What You Need to Know to Close Your Business

10 Jul 2016

Brette Sember

Brette Sember is a former attorney and author of more than 40 books, including "The Divorce Organizer & Planner," "The Complete Divorce," and "How to Parent with Your Ex." She writes often about law, parenting, food, travel, health and more. Brette also writes for AvvoStories, brought to you by Avvo, the leading online legal marketplace connecting consumers and lawyers. Avvo’s free Q&A forum with more than 9 million questions and answers, along with on-demand legal services that provide professional counsel for a fixed cost, make legal faster and easier.

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You’ve invested a lot of effort, time, and money to start your small business and keep it running. So it’s understandably difficult to make the decision to close your business. But there are any number of valid reasons for making that tough call:

  • You’ve failed to meet revenue projections for several years in a row
  • You don’t feel excited or optimistic about the business or its prospects anymore
  • You are dealing with health or family problems that make it difficult to devote sufficient time to keep the business running
  • You can’t pay your bills or fulfill your orders
  • You are unable to earn a living wage from the business despite several years of trying

Do any of those describe your situation? If so, here’s some advice on how to close the business legally and with the least amount of hassle.

Dismantling a corporation

If your business is incorporated, your corporate bylaws should include the process you need to follow to dissolve the corporation. In a corporation, the board of directors must pass a resolution to dissolve the business. To finalize the decision, the shareholders must vote to approve the resolution. A Certificate of Dissolution is then filed with the Secretary of State and reported to the IRS.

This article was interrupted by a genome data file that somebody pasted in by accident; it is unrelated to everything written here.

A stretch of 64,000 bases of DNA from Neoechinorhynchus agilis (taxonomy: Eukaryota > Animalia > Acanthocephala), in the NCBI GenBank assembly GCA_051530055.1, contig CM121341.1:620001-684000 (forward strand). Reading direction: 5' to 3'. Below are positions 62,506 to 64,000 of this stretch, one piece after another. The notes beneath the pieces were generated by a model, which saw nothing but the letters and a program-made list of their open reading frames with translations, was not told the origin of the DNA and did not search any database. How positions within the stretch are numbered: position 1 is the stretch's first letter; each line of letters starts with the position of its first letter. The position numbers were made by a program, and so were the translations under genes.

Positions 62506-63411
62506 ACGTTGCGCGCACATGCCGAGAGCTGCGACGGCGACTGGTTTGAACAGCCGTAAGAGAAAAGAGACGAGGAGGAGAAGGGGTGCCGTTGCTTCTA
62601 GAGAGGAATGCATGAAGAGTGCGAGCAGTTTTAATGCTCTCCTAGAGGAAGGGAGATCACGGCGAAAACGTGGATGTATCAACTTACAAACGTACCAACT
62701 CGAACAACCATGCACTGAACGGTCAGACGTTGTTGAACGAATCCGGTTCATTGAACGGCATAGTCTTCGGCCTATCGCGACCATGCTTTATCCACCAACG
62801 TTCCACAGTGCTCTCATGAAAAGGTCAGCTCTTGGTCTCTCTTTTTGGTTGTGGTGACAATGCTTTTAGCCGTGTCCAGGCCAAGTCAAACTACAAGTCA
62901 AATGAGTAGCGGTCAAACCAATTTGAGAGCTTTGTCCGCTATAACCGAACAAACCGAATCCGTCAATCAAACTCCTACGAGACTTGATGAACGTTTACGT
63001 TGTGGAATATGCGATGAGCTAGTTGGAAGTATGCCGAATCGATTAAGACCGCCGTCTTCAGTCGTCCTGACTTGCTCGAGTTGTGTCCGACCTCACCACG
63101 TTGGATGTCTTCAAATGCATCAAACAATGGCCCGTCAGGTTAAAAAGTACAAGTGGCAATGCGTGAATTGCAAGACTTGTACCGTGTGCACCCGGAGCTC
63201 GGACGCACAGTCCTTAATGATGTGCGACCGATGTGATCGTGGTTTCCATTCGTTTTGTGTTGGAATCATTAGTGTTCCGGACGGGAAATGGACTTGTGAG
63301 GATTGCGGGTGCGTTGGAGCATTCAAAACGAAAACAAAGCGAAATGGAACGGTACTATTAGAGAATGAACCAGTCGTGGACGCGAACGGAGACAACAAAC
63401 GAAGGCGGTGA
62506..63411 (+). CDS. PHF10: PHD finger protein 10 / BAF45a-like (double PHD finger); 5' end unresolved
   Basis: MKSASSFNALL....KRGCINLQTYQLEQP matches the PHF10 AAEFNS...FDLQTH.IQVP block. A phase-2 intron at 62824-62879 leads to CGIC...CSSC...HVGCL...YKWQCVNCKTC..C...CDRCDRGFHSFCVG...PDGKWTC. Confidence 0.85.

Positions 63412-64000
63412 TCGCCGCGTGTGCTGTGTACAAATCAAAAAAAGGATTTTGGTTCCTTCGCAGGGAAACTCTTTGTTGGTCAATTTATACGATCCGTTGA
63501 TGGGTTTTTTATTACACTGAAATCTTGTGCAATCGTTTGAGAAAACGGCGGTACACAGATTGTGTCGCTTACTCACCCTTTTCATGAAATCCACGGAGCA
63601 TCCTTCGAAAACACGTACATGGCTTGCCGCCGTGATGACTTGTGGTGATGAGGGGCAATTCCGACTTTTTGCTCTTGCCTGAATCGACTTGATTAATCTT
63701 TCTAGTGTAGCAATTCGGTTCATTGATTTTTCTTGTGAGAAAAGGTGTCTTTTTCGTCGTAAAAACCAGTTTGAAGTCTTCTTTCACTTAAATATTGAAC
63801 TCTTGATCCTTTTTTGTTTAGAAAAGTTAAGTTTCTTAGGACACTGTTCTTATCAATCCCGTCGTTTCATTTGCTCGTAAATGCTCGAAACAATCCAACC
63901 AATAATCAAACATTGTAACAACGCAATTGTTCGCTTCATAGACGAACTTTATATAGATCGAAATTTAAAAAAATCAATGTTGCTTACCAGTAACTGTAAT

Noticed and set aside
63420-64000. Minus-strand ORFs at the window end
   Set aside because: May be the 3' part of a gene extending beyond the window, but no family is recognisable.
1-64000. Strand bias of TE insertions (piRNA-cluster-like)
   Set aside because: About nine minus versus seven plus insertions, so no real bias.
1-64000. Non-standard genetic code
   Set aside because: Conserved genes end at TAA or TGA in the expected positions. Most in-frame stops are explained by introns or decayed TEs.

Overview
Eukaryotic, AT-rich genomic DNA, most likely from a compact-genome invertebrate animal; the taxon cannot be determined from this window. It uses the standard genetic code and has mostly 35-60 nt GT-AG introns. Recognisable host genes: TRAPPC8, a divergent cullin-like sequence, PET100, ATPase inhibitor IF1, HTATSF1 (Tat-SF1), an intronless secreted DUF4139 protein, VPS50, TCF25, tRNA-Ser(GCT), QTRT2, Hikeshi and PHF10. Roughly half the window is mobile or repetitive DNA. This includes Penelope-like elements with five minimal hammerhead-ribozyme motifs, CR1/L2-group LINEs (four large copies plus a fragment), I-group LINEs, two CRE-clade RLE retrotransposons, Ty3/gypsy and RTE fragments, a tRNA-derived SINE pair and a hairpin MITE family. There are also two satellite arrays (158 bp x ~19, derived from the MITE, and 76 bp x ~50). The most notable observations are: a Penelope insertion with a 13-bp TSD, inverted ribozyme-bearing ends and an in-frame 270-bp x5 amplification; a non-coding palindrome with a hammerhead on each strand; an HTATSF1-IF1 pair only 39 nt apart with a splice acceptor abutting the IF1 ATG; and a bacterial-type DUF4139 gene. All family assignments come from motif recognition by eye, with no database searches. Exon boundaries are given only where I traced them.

If you have more than 100 employees, you must give them a minimum of 60 days’ notice of the closing of your company. In some states, you must obtain a state and federal tax clearance by paying all back taxes.

All of your creditors must be notified in writing that the business is closing and they must have the opportunity to submit claims to be paid before you close. Generally, they are allowed 120 days to submit their claims. You can pay claims or negotiate a settlement for them. After the claims are paid, the remaining assets are distributed among the shareholders according to the bylaws.


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Closing an LLC

To close your LLC, your board of directors or members must approve and then file Articles of Dissolution with your state. Next, you need to cancel all of your permits and licenses related to the business. You also need to close your EIN (Employer Identification Number) account with the IRS and contact your Secretary of State to cancel the use of the name you chose for your business.

You must also notify your creditors that you are closing the business and give them an opportunity to file their claims. If you can’t pay them in full, you can try to work out settlement agreements. Any assets that remain are distributed among the LLC members in accordance with the bylaws.

Ending a partnership or sole proprietorship

It’s less complicated to close a partnership or solo business than other business entities. Usually, no formal filing is necessary, although do make sure that you pay all of your bills. You can sell off your remaining assets and close your business bank accounts. Cancel any licenses or permits your business had. If you have a lease, you can try to negotiate with the landlord for an early release.

For more information, here’s a checklist for closing your business from the IRS, and you might also want to consider working with an experienced business lawyer who can guide you through the process.

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